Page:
‘Blood Rain’ on Spanish Village Remains a Mystery
Haematococcus pluvialis (seen in the main headline pic above), is thought to be the cause of red rain in Spain — but where did it come from?
Here’s one that sounds like a plot line from the upcoming reboot of “The X-Files” — or for a more arcane reference — the files of Charles Fort, the early 20th Century author who collected accounts of bizarre occurrences.
Last year, residents of the Spanish village of Zamora were startled when what looked like raindrops of blood fell from the sky. As the red fluid filled outdoor basins, some people reportedly feared that it was some sort of hazardous chemical that had been dropped from airplanes. Others remembered the Old Testament plagues afflicted upon Egypt.
As news of the strange event got around, a man from a nearby town came to see the blood-colored water for himself, and gathered a sample of it. Over the fall and winter, he kept the blood-colored water and observed it. He noticed that the small particles in the water were staining the containers red. Finally, he sent some of the water to scientists at the University of Salamanca.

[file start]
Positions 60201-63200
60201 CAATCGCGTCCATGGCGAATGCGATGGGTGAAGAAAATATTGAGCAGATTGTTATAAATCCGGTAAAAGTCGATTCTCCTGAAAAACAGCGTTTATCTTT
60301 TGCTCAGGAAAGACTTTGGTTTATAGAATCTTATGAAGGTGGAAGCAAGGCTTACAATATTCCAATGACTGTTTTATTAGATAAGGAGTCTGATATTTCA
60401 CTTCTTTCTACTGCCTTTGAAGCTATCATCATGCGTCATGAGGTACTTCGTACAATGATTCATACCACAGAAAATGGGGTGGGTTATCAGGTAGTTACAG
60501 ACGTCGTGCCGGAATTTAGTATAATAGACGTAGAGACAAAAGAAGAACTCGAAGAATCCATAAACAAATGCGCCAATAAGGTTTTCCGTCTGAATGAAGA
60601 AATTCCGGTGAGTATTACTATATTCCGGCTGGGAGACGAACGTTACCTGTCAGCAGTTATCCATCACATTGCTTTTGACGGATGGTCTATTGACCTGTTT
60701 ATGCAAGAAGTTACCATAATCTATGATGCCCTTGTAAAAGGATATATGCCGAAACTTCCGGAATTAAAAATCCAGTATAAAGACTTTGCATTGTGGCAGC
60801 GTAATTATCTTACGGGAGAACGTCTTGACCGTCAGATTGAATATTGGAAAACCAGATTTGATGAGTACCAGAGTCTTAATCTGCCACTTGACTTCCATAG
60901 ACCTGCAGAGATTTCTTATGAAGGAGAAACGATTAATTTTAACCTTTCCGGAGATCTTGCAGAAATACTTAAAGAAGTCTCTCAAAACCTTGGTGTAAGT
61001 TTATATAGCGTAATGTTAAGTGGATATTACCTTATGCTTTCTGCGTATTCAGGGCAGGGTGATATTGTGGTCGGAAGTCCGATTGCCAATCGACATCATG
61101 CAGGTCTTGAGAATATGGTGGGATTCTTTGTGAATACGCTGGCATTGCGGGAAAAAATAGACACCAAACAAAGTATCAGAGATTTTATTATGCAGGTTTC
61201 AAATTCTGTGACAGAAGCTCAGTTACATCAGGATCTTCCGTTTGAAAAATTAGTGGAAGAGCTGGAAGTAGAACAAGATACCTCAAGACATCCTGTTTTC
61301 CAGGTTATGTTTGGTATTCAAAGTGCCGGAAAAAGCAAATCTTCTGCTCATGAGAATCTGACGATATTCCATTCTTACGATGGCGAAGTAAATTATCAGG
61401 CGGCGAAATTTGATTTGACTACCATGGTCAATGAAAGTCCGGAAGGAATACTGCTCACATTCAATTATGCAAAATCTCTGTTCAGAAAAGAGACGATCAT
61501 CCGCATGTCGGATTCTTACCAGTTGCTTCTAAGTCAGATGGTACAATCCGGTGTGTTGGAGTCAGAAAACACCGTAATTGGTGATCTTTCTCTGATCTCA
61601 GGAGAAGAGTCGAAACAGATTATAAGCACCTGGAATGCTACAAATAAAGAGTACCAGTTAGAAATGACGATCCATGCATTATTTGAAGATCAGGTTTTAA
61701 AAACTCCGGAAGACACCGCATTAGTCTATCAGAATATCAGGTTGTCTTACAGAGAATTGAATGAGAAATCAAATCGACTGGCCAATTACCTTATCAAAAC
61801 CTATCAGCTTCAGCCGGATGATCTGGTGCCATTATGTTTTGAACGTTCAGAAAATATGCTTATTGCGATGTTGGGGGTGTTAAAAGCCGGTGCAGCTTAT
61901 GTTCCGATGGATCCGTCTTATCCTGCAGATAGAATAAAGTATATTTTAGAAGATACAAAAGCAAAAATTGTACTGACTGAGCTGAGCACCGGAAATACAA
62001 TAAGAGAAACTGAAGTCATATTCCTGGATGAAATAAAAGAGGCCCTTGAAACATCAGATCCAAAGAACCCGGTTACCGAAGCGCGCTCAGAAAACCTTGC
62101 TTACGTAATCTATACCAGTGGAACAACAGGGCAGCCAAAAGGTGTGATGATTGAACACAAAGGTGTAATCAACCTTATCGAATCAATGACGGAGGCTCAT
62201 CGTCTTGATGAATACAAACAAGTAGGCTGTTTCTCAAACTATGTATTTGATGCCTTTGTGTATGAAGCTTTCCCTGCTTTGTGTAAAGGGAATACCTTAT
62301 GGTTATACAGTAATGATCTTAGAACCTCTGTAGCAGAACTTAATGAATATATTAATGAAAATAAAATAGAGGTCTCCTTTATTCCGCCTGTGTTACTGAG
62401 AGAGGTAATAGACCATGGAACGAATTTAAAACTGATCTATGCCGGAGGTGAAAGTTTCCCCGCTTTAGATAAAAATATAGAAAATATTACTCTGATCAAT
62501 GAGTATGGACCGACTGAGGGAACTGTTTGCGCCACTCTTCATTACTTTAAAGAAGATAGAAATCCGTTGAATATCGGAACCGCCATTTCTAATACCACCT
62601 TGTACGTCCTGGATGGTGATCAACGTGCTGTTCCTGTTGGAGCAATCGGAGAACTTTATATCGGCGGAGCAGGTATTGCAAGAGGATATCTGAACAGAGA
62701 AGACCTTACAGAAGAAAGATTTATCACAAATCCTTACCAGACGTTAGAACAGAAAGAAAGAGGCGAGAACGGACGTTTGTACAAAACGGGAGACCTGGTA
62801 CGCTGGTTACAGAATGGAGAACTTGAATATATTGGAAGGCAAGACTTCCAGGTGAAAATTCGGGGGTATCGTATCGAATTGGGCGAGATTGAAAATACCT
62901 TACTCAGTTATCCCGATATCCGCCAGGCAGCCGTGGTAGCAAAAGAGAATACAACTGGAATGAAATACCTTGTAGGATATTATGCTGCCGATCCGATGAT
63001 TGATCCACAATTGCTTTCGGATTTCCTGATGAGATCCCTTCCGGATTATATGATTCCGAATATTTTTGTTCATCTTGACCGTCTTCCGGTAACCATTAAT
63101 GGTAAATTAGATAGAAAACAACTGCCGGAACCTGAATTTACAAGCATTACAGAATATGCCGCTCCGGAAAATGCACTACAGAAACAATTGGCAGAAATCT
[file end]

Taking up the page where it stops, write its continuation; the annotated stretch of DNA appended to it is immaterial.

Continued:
When the scientists analyzed the water under a microscope, they quickly deduced what was causing the red liquid. In a newly-published study in Spanish Royal Society of Natural History Journal, they reveal that the culprit is Haematococcus pluvialis, a freshwater green microalgae that’s capable of synthesizing a red carotene pigment called astaxanthin.
But that only solves part of the mystery. Haematococcus pluvialis isn’t usually found in the Mediterranean region, so the scientists aren’t sure how it got into the rainfall over Zamora. Meteorological data analyzed by the scientists suggests that it could have been blown across the ocean by westerly winds, possibly from as far away as North America.
The blood rain is rare, but isn’t unprecedented. According to an article in the Hindu, an Indian newspaper, since the 1890s there have been sporadic reports of similar rainfall in the south Indian state of Kerala and the neighboring island nation of Sri Lanka, most recently in 2013.
A study published earlier this year in the journal Phylogenetics and Evolutionary Biology pointed to a different microalgae, Trentepohlia annulata, as the source. That species had previously been reported only in Austria. Scientists theorize that it somehow spreads through exchanges between ocean clouds, and that the rain is part of its very weird reproductive process.